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Tennessee Senate race results: Marsha Blackburn defeats Phil Bredesen

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marsha blackburn
Marsha
Blackburn addresses the Republican National Convention in
July.

John Moore/Getty
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  • Republican Rep. Marsha Blackburn has won the Senate race in
    Tennessee against Democratic former Gov. Phil Bredesen, keeping
    the red state in GOP hands. 
  • President Donald Trump won the state of Tennessee in the 2016
    election by 26 points against Democratic presidential nominee
    Hillary Clinton.

Republican Rep. Marsha Blackburn won a competitive battle against
centrist Democrat and former Tennessee Gov. Phil Bredesen to
replace retiring GOP Sen. Bob Corker, multiple news outlets
projected on Tuesday night. 

Blackburn, a hard-line conservative who embraced President Donald
Trump’s support, will become the southern state’s first-ever
female state-wide elected official. 

The race was unusually competitive for a deeply red state that
Trump won by 26 points — in part because of Bredesen’s popularity
and record as governor. (The Democrat won all 95 counties in
Tennessee when he was reelected to the governorship in
2006.) 

Polls had for months shown the candidates within single digits of
each other —
a late October Vanderbilt University poll
found the two in a
dead heat with Blackburn ahead by a single point. 

While Blackburn was boosted by recent campaign events with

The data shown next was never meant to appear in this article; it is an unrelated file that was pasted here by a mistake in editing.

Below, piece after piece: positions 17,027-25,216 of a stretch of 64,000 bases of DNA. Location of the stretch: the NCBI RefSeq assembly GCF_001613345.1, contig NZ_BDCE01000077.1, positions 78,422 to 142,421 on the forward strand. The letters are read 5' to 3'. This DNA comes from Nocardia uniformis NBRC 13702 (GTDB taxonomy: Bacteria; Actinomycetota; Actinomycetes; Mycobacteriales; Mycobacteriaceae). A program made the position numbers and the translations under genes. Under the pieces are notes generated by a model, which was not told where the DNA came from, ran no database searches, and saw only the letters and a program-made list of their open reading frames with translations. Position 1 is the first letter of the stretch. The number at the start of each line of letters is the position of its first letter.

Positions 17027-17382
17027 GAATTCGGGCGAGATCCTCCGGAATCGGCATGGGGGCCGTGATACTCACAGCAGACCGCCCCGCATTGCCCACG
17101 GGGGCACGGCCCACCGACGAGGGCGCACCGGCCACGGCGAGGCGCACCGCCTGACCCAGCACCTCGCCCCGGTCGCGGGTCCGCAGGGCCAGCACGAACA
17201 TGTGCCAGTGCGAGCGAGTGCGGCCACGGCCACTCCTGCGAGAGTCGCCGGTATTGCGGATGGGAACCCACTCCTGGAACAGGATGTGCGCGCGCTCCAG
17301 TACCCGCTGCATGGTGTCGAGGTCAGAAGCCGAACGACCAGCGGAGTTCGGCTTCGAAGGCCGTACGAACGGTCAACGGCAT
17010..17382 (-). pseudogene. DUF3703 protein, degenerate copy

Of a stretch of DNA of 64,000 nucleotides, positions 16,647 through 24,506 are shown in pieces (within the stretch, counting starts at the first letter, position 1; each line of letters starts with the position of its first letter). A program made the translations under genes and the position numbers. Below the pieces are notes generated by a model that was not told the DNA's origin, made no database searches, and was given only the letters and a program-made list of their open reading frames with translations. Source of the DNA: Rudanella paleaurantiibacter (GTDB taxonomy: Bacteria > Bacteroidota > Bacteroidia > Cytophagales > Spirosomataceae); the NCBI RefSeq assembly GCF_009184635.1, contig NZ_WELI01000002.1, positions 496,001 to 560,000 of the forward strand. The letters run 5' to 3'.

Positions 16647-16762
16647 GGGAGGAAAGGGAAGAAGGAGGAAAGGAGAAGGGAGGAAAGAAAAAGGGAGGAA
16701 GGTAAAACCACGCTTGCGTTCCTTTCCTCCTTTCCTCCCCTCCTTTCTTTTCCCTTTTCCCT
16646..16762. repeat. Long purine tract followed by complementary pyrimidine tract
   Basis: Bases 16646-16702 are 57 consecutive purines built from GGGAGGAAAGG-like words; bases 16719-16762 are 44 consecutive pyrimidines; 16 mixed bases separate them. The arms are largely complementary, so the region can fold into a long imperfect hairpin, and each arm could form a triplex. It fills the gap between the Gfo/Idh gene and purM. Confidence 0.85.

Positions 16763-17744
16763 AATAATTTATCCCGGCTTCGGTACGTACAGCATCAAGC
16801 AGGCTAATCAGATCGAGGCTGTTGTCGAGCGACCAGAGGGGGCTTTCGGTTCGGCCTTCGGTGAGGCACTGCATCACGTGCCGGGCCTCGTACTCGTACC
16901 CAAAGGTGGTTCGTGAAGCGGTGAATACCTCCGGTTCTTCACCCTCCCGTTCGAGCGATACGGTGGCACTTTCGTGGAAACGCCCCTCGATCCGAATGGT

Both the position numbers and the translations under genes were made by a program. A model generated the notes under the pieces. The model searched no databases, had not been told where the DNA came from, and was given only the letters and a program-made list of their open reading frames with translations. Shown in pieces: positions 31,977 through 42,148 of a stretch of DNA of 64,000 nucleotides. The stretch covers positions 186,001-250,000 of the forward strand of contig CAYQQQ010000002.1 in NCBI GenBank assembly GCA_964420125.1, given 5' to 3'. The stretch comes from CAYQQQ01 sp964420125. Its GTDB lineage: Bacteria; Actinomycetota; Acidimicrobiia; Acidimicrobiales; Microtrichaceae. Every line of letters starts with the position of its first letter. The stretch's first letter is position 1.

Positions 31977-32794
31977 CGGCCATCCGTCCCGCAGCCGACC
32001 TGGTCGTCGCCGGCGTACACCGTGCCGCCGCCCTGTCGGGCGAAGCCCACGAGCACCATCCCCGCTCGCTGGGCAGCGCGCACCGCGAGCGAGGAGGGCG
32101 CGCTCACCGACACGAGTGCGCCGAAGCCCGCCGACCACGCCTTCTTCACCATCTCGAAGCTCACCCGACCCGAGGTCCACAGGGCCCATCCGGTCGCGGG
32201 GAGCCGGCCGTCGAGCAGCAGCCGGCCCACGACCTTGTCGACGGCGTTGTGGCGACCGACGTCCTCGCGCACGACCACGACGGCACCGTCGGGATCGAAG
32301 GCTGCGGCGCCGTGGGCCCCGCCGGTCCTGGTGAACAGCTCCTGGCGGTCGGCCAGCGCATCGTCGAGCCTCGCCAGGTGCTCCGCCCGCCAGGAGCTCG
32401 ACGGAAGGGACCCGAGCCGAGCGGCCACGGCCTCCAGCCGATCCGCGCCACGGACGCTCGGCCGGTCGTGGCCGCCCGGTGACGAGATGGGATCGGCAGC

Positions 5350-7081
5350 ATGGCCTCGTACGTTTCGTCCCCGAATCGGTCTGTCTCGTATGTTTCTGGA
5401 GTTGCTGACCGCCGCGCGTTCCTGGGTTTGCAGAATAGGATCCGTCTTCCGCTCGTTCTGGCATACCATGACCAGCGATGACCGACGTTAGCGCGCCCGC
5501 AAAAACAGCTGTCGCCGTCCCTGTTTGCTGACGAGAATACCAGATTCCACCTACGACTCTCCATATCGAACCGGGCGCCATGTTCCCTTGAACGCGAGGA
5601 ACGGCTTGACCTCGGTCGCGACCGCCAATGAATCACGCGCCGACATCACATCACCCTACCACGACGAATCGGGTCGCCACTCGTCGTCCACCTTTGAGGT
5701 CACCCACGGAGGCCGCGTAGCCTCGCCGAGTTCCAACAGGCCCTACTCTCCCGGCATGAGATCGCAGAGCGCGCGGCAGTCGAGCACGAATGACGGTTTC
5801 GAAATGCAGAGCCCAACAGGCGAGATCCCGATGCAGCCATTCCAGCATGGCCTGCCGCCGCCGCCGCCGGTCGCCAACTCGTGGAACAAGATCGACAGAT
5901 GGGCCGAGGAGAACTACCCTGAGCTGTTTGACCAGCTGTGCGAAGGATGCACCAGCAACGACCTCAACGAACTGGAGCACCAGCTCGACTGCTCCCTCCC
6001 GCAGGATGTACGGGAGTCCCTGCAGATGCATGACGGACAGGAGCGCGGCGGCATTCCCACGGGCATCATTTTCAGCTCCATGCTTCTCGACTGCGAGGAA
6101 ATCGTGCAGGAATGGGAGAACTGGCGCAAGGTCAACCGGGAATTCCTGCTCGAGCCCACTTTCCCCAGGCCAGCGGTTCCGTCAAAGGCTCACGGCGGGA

President Donald Trump and other top Republicans, Bredesen
received
unexpected last-minute help
from pop megastar Taylor Swift,
who
broke her political silence
 to endorse his
campaign in October.

Despite the state’s right turn, it was hard to find a Blackburn
voter who will say a bad word about their former governor.

“Phil Bredesen has actually done a lot of really great things
here in Nashville,” Sam Cook, a 28-year-old physical therapist
who’s voting for Blackburn and is a strong supporter of Trump,

told Business Insider
at a late October fall festival in
Franklin.

While Bredesen did his best to distance himself from the
national party and Democrats in Washington, Blackburn, like so
many Republicans in red states, wrapped herself around the
president.

But despite Blackburn’s full embrace of Trump, many Tennesseans
draw a distinction between the candidate and the president. And
the congresswoman herself occasionally draws a line herself,
conceding that Tennesseans won’t always stand for his rhetoric.

“There’s been a couple of times … I’ve said we need to take a
kinder approach,” Blackburn said in an interview last Saturday.
“This is the South and people have a lot of respect for manners.”

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